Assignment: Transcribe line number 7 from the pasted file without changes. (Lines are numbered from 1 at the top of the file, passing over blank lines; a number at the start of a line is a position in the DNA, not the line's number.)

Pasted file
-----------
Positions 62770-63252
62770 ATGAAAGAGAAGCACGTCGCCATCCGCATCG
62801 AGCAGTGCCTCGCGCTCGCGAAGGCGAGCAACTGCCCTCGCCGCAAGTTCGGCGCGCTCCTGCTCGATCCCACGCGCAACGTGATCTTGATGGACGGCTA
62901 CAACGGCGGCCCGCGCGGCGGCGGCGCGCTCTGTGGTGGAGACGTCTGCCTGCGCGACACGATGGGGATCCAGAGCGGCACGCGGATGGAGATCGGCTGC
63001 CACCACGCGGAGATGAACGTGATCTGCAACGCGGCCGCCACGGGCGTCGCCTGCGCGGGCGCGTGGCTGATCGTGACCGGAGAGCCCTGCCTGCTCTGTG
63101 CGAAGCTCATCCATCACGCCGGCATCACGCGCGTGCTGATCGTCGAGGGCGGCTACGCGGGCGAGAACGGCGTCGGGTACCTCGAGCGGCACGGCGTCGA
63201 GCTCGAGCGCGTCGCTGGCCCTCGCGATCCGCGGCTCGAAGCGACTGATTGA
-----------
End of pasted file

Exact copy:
63201 GCTCGAGCGCGTCGCTGGCCCTCGCGATCCGCGGCTCGAAGCGACTGATTGA